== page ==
Did you always want to be a journalist?
I always loved writing, even as a child. When I was 10 years old, I wrote a small book called ‘On the lives of chickens’ because I was slightly obsessed with our new chickens. I grew up in Australia but went travelling after university and worked all sorts of jobs all over the world, including in an advertising agency in London and heading up the marketing team for Virgin Atlantic Airlines in Delhi. Afterwards I came back to London and completed a post-graduate diploma in journalism and have been a journalist for the last 20 years.
Can you give us a brief potted history of your career to date?
I started my journalism career on a trade magazine called Design Week, where I was news editor. Afterwards, I worked maternity cover stints at The Guardian and Elle Decoration magazine, then went freelance. I was a design columnist at i and The Independent and reporting for The Financial Times, The Guardian, The Telegraph and The Sunday Times, among others. In 2014, I moved to Lisbon as Portugal correspondent for Monocle magazine. In 2020 I relocated to Berlin, to take a break from journalism and write a series of crime novels (the first of which will be published in 2022).
How did you hear about the Prize?
Through an online newsletter called Freelance Writing Jobs.
What was your initial reaction to the question?
I thought it was an interesting topic, but I felt it was very western-centric. I knew that, although the Global North is facing issues with ageing, Africa has a massive and growing youth population. I felt that the question should be framed more around an ageing west or ageing North than an ageing world. And that inspired my response.
Your essay is focused on youth populations in sub-Saharan Africa as a way to frame the question. What led you to this particular approach?
As I was doing research on young African populations, I found very little written about them, other than what a problem it was going to be for the west if they all wanted to migrate here! There was lots of research into US and European Gen Z and Millennials and how they feel about life, and I thought it would be interesting and timely to ask young Africans for their perspective.
How difficult was it to condense your ideas into 3,000 words?
Not too difficult, as a journalist I’m used to writing to word limits.
What resources did you use to help with your submission?
I did a lot of online research, read quite widely, spoke to young Nigerians on Twitter and by email, spoke with artists and writers whose work touches Africa and Nigeria, read some Afro-futurist fiction to get inspired and watched Black Panther again (any excuse :-)).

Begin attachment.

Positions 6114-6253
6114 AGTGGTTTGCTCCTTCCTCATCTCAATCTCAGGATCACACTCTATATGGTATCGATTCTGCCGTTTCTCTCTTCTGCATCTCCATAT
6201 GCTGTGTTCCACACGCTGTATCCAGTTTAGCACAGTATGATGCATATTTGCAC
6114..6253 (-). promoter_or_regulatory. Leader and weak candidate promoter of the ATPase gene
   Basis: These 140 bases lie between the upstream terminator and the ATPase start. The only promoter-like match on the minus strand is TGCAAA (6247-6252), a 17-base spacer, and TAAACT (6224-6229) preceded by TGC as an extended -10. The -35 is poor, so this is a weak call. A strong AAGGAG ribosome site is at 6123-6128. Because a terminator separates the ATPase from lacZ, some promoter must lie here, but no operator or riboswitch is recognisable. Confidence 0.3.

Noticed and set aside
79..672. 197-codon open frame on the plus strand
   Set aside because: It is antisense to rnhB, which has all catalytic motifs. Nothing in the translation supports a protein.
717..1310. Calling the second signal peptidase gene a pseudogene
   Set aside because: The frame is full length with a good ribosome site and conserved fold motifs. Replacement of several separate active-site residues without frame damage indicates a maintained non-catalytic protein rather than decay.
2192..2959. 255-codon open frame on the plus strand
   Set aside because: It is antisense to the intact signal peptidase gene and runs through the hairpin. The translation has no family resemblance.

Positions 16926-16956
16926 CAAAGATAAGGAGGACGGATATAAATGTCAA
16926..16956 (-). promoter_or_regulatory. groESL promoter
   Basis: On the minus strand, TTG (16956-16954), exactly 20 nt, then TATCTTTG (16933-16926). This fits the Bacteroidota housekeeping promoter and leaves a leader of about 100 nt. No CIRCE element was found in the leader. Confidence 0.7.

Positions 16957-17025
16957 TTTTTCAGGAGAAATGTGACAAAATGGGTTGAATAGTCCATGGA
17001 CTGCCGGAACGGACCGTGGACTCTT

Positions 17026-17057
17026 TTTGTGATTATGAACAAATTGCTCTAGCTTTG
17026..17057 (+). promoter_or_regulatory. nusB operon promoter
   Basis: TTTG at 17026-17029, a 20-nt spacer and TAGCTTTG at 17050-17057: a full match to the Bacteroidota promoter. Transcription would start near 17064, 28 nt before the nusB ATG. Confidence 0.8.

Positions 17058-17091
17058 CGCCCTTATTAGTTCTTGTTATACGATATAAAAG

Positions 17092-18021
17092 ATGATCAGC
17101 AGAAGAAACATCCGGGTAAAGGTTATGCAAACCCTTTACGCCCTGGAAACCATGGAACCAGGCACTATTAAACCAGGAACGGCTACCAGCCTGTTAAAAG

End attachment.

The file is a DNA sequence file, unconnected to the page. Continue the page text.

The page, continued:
As well as the book deal there is a substantial cash prize. Does this in some way expand what will be possible as you research and write your book?
The prize money is really what makes this book possible. It enables me to visit Nigeria and spend a reasonable amount of time there. I’m also hoping to work with a local photographer as part of the project, which wouldn’t be possible without the prize money. And because it is such a generous amount, I’m able to dedicate myself full-time to the project, which is a wonderful gift. Instead of fitting the research in around a day job, I can immerse myself in it. It’s very rare to be given eight months fully funded to work on a project like this and I’m loving it.
What are you most excited about in the coming months as you undertake this work?
My trip to Nigeria. I love the energy and life and vibe of African cities. I’m excited to spend time in Lagos and Abuja and of course, to meeting and talking with talented and inspiring young Nigerians. I’m also looking forward to spending time working in Cambridge. It’s a dream to work on a book, surrounded by interesting people from around the world and with access to Cambridge’s academic resources.
What is it you hope to understand through this process of researching and developing the ideas in your essay?
I hope I can capture some interesting insights into the hopes, aspirations and concerns of the cohort of young people who will lead our world through the middle of this century.
What would you say to anyone thinking of entering the Prize in future?
Do it! It is an amazing opportunity, and it could totally be yours. I didn’t expect to win, I was genuinely surprised that my essay was chosen. Next time it could be you. I would also recommend spending a decent amount of time on the entry (I took around six weeks of thinking about it and working on it around my day job) to really refine the thesis and the idea. I enjoyed the process of entering the prize and by the time I’d written my entry essay I knew that I’d learnt a lot and even if I didn’t win, I had the outline of a story that was worth pursuing.